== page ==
The Tale of Peter Rabbit by Beatrix Potter

The Tale of Peter Rabbit


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subjects: Children's Picture Books

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The quintessential cautionary tale, Peter Rabbit warns naughty children about the grave consequences of misbehaving. When Mrs. Rabbit beseeches her four furry children not to go into Mr. McGregor’s garden, the impish Peter naturally takes this as an open invitation to create mischief. He quickly gets in over his head, when he is spotted by farmer McGregor himself.

948 words, with a reading time of ~ 0.05 hours (~ 3 pages), and first published in 1902. This DRM-Free edition published by epubBooks, .

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Once upon a time there were four little Rabbits, and their names were–Flopsy, Mopsy, Cotton-tail, and Peter.

They lived with their Mother in a sand-bank, underneath the root of a very big fir-tree.

‘Now my dears,’ said old Mrs. Rabbit one morning, ‘you may go into the fields or down the lane, but don’t go into Mr. McGregor’s garden: your Father had an accident there; he was put in a pie by Mrs. McGregor.’

‘Now run along, and don’t get into mischief. I am going out.’

Then old Mrs. Rabbit took a basket and her umbrella, and went through the wood to the baker’s. She bought a loaf of brown bread and five currant buns.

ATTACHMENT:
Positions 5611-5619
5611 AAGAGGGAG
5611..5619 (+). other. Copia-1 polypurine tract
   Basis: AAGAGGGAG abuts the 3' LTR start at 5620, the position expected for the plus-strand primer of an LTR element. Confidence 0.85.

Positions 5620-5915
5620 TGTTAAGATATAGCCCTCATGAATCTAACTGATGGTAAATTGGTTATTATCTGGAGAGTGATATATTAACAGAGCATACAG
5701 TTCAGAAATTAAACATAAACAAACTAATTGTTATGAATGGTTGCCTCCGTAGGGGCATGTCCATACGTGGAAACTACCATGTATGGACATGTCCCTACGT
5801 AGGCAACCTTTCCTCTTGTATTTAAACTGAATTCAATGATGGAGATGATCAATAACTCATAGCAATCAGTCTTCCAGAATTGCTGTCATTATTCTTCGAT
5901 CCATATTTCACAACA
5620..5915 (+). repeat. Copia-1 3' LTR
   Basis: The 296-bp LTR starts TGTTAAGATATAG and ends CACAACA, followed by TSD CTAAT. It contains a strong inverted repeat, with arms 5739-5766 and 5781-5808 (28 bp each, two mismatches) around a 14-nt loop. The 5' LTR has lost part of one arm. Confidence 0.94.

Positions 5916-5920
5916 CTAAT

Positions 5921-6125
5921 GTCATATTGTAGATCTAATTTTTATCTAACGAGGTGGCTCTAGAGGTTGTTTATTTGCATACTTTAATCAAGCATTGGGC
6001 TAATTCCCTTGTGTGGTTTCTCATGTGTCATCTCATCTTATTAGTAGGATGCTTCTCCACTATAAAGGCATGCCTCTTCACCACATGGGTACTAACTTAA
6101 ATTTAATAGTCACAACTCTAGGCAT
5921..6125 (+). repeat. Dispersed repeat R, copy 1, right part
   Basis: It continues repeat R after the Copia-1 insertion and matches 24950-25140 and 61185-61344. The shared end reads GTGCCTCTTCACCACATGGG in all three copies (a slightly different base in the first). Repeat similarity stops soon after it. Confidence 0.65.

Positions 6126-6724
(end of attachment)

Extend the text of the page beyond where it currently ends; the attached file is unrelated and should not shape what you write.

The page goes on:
Flopsy, Mopsy, and Cottontail, who were good little bunnies, went down the lane to gather blackberries:

But Peter, who was very naughty, ran straight away to Mr. McGregor’s garden, and squeezed under the gate!

First he ate some lettuces and some French beans; and then he ate some radishes;

And then, feeling rather sick, he went to look for some parsley.

But round the end of a cucumber frame, whom should he meet but Mr. McGregor!

Mr. McGregor was on his hands and knees planting out young cabbages, but he jumped up and ran after Peter, waving a rake and calling out, ‘Stop thief!’

Peter was most dreadfully frightened; he rushed all over the garden, for he had forgotten the way back to the gate.

He lost one of his shoes among the cabbages, and the other shoe amongst the potatoes.

After losing them, he ran on four legs and went faster, so that I think he might have got away altogether if he had not unfortunately run into a gooseberry net, and got caught by the large buttons on his jacket. It was a blue jacket with brass buttons, quite new.

Peter gave himself up for lost, and shed big tears; but his sobs were overheard by some friendly sparrows, who flew to him in great excitement, and implored him to exert himself.

Mr. McGregor came up with a sieve, which he intended to pop upon the top of Peter; but Peter wriggled out just in time, leaving his jacket behind him.

And rushed into the tool-shed, and jumped into a can. It would have been a beautiful thing to hide in, if it had not had so much water in it.

Mr. McGregor was quite sure that Peter was somewhere in the tool-shed, perhaps hidden underneath a flower-pot. He began to turn them over carefully, looking under each.

Presently Peter sneezed–‘Kertyschoo!’ Mr. McGregor was after him in no time.

And tried to put his foot upon Peter, who jumped out of a window, upsetting three plants. The window was too small for Mr. McGregor, and he was tired of running after Peter. He went back to his work.

Peter sat down to rest; he was out of breath and trembling with fright, and he had not the least idea which way to go. Also he was very damp with sitting in that can.

After a time he began to wander about, going lippity–lippity–not very fast, and looking all round.